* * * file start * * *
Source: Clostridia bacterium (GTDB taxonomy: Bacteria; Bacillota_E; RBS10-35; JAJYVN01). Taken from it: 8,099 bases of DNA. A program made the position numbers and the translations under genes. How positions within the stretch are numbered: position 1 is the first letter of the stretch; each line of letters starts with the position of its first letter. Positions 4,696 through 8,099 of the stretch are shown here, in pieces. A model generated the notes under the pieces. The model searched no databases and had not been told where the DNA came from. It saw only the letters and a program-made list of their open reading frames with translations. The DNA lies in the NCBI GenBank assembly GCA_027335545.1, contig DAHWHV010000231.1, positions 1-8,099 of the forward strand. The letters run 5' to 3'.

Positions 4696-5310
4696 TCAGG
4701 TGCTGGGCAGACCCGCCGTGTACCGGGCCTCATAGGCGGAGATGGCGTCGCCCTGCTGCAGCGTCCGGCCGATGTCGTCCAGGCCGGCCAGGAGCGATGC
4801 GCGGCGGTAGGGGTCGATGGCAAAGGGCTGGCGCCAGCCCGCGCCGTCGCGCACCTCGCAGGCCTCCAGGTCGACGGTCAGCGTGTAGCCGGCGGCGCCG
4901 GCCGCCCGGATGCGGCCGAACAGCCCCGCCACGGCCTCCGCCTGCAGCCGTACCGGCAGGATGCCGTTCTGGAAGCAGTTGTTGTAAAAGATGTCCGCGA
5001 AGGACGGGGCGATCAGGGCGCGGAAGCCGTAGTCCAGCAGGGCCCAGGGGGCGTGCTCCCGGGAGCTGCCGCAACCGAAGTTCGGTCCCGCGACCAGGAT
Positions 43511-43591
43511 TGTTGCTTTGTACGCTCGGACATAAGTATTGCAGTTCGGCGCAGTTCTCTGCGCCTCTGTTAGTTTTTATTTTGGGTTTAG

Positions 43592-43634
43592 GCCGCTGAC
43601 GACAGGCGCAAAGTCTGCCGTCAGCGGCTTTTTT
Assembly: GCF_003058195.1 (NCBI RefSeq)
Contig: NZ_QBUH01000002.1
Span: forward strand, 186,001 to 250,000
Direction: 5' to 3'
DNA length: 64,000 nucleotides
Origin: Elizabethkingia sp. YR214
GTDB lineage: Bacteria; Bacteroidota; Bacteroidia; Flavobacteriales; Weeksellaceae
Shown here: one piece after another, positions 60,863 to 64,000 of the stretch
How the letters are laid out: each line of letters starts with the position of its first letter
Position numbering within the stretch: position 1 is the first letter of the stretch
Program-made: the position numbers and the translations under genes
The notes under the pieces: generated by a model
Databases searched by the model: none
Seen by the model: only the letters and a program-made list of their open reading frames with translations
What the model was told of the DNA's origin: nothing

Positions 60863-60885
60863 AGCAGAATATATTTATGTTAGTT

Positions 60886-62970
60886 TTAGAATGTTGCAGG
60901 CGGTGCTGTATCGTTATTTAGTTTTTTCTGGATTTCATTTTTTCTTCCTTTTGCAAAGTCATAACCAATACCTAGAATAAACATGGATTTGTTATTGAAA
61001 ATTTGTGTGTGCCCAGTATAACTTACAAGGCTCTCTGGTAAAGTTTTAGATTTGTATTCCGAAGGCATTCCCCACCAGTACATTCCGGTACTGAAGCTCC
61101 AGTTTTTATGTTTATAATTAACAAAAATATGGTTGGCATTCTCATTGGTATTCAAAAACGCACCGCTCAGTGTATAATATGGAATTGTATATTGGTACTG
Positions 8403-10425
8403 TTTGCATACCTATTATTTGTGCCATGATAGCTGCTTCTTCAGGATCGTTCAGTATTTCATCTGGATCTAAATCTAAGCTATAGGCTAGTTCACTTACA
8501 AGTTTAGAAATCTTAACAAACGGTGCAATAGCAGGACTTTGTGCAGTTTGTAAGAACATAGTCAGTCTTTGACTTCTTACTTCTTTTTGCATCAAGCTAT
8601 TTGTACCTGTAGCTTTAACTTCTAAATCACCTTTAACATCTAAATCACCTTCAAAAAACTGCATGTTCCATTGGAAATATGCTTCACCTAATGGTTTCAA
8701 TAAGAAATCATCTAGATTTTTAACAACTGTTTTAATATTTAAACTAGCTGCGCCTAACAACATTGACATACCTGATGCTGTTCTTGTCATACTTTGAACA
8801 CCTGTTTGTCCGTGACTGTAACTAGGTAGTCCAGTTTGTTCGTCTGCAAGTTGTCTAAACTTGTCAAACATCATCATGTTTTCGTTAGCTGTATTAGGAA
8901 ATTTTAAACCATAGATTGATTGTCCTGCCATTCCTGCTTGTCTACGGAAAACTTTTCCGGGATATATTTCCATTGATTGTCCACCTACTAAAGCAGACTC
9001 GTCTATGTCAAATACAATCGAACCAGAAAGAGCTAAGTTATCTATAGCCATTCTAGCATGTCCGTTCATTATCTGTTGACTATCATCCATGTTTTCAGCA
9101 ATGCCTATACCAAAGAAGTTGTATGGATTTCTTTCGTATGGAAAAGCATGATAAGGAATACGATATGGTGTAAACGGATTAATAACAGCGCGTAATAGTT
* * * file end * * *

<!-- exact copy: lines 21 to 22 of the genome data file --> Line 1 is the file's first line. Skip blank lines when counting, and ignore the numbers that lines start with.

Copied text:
How the letters are laid out: each line of letters starts with the position of its first letter
Position numbering within the stretch: position 1 is the first letter of the stretch